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fig3: ER-targeted ChaC1 purges the organelle of its glutathione content.(A) Cartoon contrasting the slow coupling of roGFP2 with the glutathione redox buffer (dashed lines) and the rapid coupling of Grx1-roGFP2 with the glutathione redox buffer (after Gutscher et al., 2008). (B) Trace of time-dependent changes in the ratio of reduced to oxidized roGFP2 detected optically as the ratio between the emission signal (at 535 nm) upon excitation at 405 nm vs 488 nm (ex 405/488) following introduction of the fully reduced probe into the indicated solutions of oxidized glutathione (GSSG) or PDI and GSSG. (C) Similar trace of reduced Grx1-roGFP2. Note the indifference of roGFP2 and the marked responsiveness of Grx1-roGFP to oxidized glutathione. (D) Graph of the initial velocity of Grx1-roGFP2 oxidation as a function of GSSG concentration, fitted to Linweaver–Burk plot. Half-maximal velocity is observed at 18 µM GSSG. (E) Trace of time-dependent changes in the ratio of oxidized and reduced roGFP2 and Grx1-roGFP2 probes expressed in the ER of HeLa cells following a brief (1 min) reductive pulse with dithiothreitol (DTT, 2 mM) followed by a washout. (F) Bar diagram of the half-time to recovery of oxidized roGFP2 and Grx1-roGFP2 following the reductive DTT pulse. Shown are means ±SD (N = 4, *p<0.01). (G) Trace of time-dependent changes in the ratio of oxidized to reduced probes expressed in the ER of HeLa cells alongside active or inactive ChaC1 (tagged at its C-terminus with mCherry to allow visualization of cells co-expressing the redox probes and the glutathione-depleting enzyme) following a brief reductive pulse with dithiothreitol and a washout. Note that the expression of active ChaC1 in the ER eliminates the kinetic advantage of Grx1-roGFP2 over roGFP2 in re-oxidation during the recovery from a DTT reductive pulse. (H) Bar diagram of the half-time to recovery of oxidized roGFP2 and Grx1-roGFP2 following the reductive DTT pulse in cells co-expressing active or inactive CHaC1. Shown are means ±SEM (N = 20, *p<0.01). (I) Bar diagram of cellular glutathione levels following 36 hr of doxycycline (DOX) induction of cytosolic and ER localized active and inactive ChaC1 in the absence and presence of concomitant exposure to buthionine-sulfoxide (BSO, 50 µM). Also shown is a time course of total cellular glutathione following induction of active and inactive mCherry-KDEL-tagged ChaC1.DOI:http://dx.doi.org/10.7554/eLife.03421.007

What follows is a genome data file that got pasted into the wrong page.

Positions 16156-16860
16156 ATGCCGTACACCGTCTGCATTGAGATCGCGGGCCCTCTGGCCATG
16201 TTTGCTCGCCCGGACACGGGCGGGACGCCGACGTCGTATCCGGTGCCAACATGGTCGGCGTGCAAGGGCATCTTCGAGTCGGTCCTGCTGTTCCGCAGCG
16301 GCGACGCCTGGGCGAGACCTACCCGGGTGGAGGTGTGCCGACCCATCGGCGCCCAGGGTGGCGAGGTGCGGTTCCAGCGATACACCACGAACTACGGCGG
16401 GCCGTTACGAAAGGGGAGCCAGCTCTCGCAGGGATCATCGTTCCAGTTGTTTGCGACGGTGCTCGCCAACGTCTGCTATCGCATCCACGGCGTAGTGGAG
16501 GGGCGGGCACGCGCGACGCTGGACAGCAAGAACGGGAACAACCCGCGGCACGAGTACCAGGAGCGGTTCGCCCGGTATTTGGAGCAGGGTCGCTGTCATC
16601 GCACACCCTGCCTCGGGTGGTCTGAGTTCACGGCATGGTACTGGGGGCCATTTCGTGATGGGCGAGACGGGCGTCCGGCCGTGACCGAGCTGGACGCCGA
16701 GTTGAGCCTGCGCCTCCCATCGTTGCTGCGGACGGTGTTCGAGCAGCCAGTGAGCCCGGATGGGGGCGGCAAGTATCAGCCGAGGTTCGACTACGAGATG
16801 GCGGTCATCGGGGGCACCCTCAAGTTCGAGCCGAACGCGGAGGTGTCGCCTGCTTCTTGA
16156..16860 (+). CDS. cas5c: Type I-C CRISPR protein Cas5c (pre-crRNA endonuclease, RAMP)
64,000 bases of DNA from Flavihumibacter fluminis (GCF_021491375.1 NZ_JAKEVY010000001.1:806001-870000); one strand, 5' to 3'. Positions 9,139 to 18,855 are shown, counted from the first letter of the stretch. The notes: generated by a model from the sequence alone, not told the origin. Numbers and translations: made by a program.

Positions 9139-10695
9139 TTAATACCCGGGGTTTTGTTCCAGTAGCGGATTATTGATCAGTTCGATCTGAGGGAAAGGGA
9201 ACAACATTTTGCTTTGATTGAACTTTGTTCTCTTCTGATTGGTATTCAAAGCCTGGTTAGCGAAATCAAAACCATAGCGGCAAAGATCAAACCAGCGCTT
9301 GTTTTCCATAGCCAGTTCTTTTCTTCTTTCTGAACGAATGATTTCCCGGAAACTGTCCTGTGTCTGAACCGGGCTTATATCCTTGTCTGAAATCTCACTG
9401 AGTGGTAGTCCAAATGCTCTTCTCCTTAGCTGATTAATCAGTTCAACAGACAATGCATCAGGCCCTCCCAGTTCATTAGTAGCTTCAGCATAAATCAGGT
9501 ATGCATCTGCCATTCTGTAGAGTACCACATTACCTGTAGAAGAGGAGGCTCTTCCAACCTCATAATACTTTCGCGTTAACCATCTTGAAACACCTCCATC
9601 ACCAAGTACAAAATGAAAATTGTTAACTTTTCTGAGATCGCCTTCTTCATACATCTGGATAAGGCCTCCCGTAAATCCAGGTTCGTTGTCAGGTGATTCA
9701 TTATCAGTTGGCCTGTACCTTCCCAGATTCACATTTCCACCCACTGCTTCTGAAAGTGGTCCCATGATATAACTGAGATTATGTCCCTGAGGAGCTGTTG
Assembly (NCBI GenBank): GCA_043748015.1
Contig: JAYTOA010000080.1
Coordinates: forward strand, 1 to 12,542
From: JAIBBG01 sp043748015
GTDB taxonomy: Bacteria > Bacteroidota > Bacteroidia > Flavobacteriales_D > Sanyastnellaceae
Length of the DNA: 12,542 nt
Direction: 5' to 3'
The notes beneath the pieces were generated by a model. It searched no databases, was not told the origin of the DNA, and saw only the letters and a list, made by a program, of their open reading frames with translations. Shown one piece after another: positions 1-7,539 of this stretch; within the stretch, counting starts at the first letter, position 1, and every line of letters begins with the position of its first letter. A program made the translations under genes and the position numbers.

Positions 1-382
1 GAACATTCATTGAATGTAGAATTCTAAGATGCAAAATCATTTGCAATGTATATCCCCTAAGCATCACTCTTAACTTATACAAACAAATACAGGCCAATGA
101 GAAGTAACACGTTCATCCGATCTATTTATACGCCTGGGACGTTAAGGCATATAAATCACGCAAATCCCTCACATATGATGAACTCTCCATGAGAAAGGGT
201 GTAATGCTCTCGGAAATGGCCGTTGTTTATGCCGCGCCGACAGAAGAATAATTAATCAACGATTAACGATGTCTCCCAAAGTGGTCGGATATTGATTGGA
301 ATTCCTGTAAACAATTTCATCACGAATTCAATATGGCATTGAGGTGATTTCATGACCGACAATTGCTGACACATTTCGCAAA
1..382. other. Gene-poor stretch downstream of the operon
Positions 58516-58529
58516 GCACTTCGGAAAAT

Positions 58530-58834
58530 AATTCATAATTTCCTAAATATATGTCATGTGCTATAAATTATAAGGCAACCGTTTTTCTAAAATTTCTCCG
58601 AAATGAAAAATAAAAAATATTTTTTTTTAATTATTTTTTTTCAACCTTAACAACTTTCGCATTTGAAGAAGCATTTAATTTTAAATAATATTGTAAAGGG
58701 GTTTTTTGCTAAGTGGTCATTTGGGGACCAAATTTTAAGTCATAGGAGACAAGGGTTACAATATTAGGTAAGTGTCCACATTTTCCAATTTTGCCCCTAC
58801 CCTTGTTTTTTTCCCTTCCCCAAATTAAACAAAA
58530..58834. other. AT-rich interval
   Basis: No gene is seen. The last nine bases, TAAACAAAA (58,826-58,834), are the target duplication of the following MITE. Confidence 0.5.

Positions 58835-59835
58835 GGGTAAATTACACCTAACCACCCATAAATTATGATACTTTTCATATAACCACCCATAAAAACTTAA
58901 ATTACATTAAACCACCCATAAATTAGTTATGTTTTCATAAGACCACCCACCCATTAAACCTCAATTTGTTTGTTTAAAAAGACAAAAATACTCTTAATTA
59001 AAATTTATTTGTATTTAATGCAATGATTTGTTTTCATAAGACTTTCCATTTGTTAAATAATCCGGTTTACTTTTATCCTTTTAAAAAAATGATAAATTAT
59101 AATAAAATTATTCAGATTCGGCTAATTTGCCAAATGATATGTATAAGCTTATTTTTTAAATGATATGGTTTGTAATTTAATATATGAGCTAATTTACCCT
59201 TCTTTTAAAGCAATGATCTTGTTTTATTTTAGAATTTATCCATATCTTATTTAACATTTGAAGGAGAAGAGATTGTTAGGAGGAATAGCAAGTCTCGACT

Mentions: Measuring the impact of ER-ChaC1CtoS on glutathione levels required an assay that would be selectively sensitive to the ER pool of glutathione. Glutaredoxin (Grx1) has been shown to dramatically accelerate the interaction of a linked redox-sensitive green fluorescent protein (roGFP) with glutathione, both in vivo and in vitro (Gutscher et al., 2008; Birk et al., 2013) (cartooned Figure 3A). We confirmed the reported ability of a linked Grx1 to accelerate the equilibration of roGFP with a glutathione buffer: alone, reduced roGFP2 was only slowly oxidized by glutathione (Figure 3B), but the linked Grx1 markedly accelerated the oxidation of Grx1-roGFP2 (Figure 3, compare the red traces in panels B and C). The rate of probe oxidation by glutathione was concentration-dependent, with half-saturation (Kmax0.5) attained at ∼18 µM GSSG (Figure 3D). Importantly, the presence of oxidized PDI had a minor role in further accelerating the oxidation of Grx1-roGFP2, but dominated the oxidation kinetics of roGFP2 alone (Figure 3B,C).10.7554/eLife.03421.007Figure 3.ER-targeted ChaC1 purges the organelle of its glutathione content.


Intact protein folding in the glutathione-depleted endoplasmic reticulum implicates alternative protein thiol reductants.

Tsunoda S, Avezov E, Zyryanova A, Konno T, Mendes-Silva L, Pinho Melo E, Harding HP, Ron D - Elife (2014)